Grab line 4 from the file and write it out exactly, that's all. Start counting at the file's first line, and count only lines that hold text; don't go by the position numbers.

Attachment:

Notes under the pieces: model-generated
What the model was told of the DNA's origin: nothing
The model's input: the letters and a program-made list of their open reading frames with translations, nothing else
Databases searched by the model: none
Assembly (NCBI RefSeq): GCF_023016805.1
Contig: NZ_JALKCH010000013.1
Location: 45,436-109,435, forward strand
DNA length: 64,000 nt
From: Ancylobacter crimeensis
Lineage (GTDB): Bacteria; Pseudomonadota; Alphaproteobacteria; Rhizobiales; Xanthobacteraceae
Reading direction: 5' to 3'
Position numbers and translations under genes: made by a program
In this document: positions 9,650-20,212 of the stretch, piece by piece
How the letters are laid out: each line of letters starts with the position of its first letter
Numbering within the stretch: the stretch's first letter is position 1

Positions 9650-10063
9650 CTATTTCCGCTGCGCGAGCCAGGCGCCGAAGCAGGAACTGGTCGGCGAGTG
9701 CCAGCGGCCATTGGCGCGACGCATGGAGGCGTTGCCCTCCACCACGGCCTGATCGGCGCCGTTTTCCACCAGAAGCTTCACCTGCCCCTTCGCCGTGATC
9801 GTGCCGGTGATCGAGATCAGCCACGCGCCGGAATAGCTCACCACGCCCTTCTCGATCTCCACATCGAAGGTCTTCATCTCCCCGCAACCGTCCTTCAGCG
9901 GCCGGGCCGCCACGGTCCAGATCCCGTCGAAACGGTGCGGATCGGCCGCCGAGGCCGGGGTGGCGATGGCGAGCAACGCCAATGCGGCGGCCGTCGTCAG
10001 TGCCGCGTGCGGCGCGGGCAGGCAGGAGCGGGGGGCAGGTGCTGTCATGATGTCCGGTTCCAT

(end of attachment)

Databases searched by the model: none